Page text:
Bradford’s National Museum has explored how the National Science and Media Museum can become locally-rooted and more open, engaged and collaborative. Part 3: Future Directions sets out where we arrived. About, Part 1 and Part 2 explore the process that took us there.
The Bradford’s National Museum project came about in the wake of a change in direction for what is now known as the National Science and Media Museum. The museum had been threatened with closure when severe funding cuts looked likely in the 2013 Comprehensive Spending Review, a possibility which saw 45,000 people signing a petition to keep the museum open. The museum did not close but the crisis prompted a new approach. The new strategy sought to focus more specifically on the science and technology of sound and vision and to find ways of connecting more closely to Bradford. It was this new strategy that led to the Bradford’s National Museum project.
The Bradford’s National Museum project was collaboratively designed between museum staff, partners who were well connected in Bradford and had established community development practices, and researchers at the University of Leeds. The question we posed was: ‘How can the National Science and Media Museum become locally-rooted and more open, engaged and collaborative?’
If you are mostly interested in where we ended up, then Part 3: Future Directions is the place to go. Here you will find that the way we addressed these questions was to recognise that connecting the museum more closely and more collaboratively with Bradford creates many tensions which, it became clear, were not resolvable in any fixed or final way. These tensions are between the pulls of being, on one side, part of the larger Science Museum Group, looking after internationally significant collections and attracting large audiences and, and on the other, developing local networks, building deep collaborations and seeing Bradford as lens to tell the story of the nation.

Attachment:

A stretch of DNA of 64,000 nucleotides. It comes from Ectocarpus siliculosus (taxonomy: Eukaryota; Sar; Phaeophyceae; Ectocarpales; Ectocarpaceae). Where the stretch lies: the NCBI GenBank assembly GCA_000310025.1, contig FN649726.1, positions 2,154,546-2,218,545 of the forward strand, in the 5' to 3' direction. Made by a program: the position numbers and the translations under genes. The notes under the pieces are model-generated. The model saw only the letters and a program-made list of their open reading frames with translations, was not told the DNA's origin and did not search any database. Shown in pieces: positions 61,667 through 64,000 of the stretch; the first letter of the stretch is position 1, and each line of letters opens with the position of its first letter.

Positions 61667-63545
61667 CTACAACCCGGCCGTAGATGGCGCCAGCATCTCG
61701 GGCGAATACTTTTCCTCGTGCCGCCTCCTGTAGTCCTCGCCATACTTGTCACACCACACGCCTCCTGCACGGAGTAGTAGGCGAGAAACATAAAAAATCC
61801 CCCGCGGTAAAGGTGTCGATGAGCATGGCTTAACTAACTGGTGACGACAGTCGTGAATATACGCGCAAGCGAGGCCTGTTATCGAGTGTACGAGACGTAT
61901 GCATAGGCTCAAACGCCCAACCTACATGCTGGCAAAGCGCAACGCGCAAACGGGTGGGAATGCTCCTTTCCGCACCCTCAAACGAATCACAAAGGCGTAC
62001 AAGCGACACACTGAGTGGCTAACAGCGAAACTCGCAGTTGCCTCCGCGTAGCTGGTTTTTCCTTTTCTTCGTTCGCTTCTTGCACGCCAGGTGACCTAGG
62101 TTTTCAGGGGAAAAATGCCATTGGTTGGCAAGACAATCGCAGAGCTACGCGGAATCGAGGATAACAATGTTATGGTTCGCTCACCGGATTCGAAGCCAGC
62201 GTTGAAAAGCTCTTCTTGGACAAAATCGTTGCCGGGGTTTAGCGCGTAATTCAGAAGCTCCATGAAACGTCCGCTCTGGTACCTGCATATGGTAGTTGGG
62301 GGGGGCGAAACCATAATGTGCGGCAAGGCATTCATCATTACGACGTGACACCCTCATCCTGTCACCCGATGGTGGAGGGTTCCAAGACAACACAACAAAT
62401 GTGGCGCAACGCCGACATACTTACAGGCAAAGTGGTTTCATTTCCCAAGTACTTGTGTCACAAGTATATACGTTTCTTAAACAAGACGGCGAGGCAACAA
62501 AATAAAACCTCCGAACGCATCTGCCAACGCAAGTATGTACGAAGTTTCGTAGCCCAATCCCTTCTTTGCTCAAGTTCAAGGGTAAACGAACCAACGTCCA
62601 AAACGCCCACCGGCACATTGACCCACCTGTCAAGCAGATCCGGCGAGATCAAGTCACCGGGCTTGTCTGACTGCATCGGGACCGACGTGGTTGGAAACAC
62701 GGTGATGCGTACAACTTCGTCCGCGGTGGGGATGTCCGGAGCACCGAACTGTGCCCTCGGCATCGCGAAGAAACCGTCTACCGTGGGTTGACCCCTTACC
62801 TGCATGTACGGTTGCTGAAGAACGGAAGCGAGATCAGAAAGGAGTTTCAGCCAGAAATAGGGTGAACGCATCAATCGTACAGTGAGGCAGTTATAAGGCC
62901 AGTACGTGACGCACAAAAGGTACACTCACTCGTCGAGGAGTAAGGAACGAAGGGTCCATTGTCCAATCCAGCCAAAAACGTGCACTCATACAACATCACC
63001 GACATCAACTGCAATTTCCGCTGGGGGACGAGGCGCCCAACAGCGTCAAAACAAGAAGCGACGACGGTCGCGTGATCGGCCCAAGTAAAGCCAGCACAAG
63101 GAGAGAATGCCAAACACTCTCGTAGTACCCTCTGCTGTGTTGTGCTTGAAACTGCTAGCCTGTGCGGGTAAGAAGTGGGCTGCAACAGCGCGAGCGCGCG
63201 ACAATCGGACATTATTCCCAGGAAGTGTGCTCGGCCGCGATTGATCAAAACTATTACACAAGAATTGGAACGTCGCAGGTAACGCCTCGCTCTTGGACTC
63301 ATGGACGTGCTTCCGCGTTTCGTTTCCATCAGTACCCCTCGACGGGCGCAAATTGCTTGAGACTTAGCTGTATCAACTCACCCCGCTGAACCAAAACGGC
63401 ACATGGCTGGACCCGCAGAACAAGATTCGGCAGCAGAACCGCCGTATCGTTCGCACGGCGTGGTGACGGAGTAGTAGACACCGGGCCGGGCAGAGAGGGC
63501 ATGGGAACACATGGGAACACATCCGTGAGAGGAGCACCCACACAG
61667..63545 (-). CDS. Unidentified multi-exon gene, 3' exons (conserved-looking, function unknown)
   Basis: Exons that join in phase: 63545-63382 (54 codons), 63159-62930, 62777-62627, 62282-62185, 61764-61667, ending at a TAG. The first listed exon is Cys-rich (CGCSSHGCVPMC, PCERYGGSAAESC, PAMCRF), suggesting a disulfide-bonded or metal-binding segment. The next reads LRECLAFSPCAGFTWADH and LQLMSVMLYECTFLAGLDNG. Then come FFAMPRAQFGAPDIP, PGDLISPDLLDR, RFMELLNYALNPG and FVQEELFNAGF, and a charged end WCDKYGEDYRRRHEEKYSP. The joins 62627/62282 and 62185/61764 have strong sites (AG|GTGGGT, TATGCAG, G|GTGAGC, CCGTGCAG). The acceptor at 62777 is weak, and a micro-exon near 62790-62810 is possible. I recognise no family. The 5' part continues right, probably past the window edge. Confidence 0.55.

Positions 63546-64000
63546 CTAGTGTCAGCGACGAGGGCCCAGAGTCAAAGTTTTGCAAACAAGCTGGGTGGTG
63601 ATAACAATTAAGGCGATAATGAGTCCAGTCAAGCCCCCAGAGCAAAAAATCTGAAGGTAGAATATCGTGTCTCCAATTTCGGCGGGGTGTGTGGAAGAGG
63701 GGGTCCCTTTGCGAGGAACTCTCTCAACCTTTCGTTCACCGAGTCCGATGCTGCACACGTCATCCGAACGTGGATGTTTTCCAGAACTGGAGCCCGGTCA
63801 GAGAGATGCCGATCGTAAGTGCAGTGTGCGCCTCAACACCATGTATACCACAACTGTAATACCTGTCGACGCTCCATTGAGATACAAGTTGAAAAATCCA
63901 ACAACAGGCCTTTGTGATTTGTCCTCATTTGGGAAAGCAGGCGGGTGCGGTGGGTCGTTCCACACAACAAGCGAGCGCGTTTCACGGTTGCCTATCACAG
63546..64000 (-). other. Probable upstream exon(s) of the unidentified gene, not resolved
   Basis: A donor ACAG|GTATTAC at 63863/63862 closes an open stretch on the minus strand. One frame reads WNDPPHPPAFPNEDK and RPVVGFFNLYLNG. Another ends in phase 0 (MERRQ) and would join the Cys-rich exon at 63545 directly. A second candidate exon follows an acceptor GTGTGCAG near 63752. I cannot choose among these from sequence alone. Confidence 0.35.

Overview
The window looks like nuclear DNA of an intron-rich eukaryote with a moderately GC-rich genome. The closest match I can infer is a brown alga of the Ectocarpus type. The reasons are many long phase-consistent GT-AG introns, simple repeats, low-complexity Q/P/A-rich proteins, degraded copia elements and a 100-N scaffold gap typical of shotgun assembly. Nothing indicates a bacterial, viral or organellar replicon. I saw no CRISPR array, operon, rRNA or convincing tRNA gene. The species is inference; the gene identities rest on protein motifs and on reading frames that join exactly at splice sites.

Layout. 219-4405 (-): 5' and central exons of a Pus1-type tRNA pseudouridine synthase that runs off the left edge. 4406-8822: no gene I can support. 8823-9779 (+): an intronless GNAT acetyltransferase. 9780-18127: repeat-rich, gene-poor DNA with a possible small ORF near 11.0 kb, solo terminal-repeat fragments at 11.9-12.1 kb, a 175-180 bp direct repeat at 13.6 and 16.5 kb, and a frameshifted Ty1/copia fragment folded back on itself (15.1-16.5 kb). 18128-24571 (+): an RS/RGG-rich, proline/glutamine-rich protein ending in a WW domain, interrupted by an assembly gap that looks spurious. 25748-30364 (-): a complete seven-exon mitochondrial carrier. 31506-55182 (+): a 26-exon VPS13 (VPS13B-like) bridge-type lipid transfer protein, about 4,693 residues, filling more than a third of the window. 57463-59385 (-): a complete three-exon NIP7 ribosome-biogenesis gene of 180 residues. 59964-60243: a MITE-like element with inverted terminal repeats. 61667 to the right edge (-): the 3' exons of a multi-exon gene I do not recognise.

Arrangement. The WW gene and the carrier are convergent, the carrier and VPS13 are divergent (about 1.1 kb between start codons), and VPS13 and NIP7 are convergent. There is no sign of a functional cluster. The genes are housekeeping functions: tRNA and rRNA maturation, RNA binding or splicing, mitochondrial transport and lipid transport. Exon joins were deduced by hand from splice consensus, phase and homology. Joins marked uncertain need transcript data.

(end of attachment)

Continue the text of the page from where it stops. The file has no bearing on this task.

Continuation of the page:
What we came to realise is that rather than seeing these tensions as contradictions that were wholly negative, there was a way of being honest about the challenges and, through this, reimagining the tensions as strengths. In Part 3: Future Directions, you can read our letter to Bradford and its accompanying ways of working which show how the tensions can be transformed into a positive and creative part of the museum’s everyday work and collaborative relationship with Bradford.
The action research process
But if that is where we ended up, it cannot be separated from how we got there. Bradford’s National Museum was an action research project. Taking an action research approach meant we collaboratively generated questions, experimented in different ways, reflected, discussed and, very often, debated. Over 150 people have been directly involved in shaping the research in different ways. The rest of this publication – Part 1: Moments and Part 2: Dialogues – are about this action research process and will be of interest to those thinking about cultural change in museums or those who are interested in large-scale action research processes. Throughout, we’ve added reflections about facilitating the action research process. We’ve done this as a ways of making visible the many uncertainties and false starts and as a way of resisting the temptation to tell a smooth, inexorable story of progress towards Part 3: Future Directions.